It is very hard to determine the activity of a growth factor as they have a large range of potential effects. A luciferase reporter assay is used to quantify the response of transfected cells to a growth factor by assaying the expression of luciferase (the reporter gene). As the biological activity of a growth factor is measured by its effect on a defined cell type in standardised conditions, it may not accurately represent your own culture conditions, however it will provide confirmation that the growth factor is able to elicit a biological response.
To determine this bioactivity, a vector containing a firefly luciferase gene under the control of a growth factor appropriate regulatory region is introduced into cells, such as HEK293Ts. These are then incubated with a dilution series of the growth factor. After a defined incubation period, the bioactivity is measured by quantifying the enzymatic activity of luciferase. This involves lysing the cells and adding the luciferase substrate, luciferin. The amount of light emitted from the reaction is directly proportional to the amount of luciferase in the sample and consequently can be used as a measure of the level of response the growth factor imparts on the reporter gene. In our QC experiments, we also quantify Renilla luciferase which is expressed constitutively. This acts as a normalization control for transfection efficiency and the cell number in each well. The growth factor response can then be expressed as a firefly/Renilla ratio. Plotting concentration vs. F/R ratio allows an EC50 (half-maximal effective concentration) to be calculated.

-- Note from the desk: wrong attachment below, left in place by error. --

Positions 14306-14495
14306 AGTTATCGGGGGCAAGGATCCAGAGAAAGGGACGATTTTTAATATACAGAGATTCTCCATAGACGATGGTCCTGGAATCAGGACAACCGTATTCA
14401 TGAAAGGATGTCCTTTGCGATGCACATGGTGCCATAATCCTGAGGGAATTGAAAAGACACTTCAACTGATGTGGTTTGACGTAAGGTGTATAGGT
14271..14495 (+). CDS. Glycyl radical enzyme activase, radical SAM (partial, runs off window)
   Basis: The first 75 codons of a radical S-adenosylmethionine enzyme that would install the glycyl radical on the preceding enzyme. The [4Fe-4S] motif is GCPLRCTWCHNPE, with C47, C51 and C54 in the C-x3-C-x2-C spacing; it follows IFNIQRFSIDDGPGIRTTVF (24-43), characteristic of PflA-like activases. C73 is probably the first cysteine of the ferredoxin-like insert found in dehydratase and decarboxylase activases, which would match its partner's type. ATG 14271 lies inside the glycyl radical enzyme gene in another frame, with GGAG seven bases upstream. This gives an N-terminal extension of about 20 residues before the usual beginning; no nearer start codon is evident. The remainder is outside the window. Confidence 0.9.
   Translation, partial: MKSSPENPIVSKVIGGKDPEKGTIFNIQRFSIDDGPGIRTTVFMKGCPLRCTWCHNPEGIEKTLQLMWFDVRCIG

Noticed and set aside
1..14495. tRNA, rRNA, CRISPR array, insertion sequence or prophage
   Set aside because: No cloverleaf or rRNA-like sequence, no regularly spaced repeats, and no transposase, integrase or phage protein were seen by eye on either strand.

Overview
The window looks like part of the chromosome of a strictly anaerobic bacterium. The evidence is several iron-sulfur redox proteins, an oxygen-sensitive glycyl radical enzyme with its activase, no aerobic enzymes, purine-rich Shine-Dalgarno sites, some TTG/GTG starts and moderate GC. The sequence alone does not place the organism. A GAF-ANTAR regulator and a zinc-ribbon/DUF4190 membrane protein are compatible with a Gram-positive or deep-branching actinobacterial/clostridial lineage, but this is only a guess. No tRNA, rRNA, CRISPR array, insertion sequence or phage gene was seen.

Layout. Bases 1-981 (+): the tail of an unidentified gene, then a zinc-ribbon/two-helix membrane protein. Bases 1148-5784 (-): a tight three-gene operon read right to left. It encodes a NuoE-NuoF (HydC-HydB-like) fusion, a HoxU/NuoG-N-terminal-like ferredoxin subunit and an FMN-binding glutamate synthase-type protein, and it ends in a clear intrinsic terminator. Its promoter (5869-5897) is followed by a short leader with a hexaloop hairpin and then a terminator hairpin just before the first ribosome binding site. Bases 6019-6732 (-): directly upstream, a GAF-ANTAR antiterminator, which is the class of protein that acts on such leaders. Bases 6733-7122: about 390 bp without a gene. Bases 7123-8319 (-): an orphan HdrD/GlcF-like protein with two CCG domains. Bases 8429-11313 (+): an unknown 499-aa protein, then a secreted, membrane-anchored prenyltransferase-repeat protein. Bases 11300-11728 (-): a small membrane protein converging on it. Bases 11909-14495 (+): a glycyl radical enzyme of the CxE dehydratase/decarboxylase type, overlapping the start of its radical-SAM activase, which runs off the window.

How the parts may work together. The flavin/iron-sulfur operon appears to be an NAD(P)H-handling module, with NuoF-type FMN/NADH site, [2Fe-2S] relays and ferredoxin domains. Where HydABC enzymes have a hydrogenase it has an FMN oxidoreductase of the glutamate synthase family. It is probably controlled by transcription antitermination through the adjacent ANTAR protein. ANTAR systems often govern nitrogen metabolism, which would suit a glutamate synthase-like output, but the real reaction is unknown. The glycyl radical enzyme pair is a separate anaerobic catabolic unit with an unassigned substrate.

The EC50 is the concentration of the growth factor which gives 50% of the maximum effect on the given cell population
When shopping for growth factors, you want to confirm that the protein has been established to be consistently bioactive across multiple lots, ensuring each lot you receive will be equally as active as that reported. Our quality control process includes validation with a previous lot to ensure excellent lot-to-lot consistency (e.g. Figure 1). This consistency is essential when treating cells with growth factors to prevent experiment variability. The activity of a growth factor can differ significantly depending on experimental conditions. This means that comparisons between growth factors from different suppliers are tricky to make. At Qkine, we have validated most of our growth factors against other suppliers’ proteins under our experimental conditions to ensure that we are providing you with products that are as good as, or better than, those you may have used previously.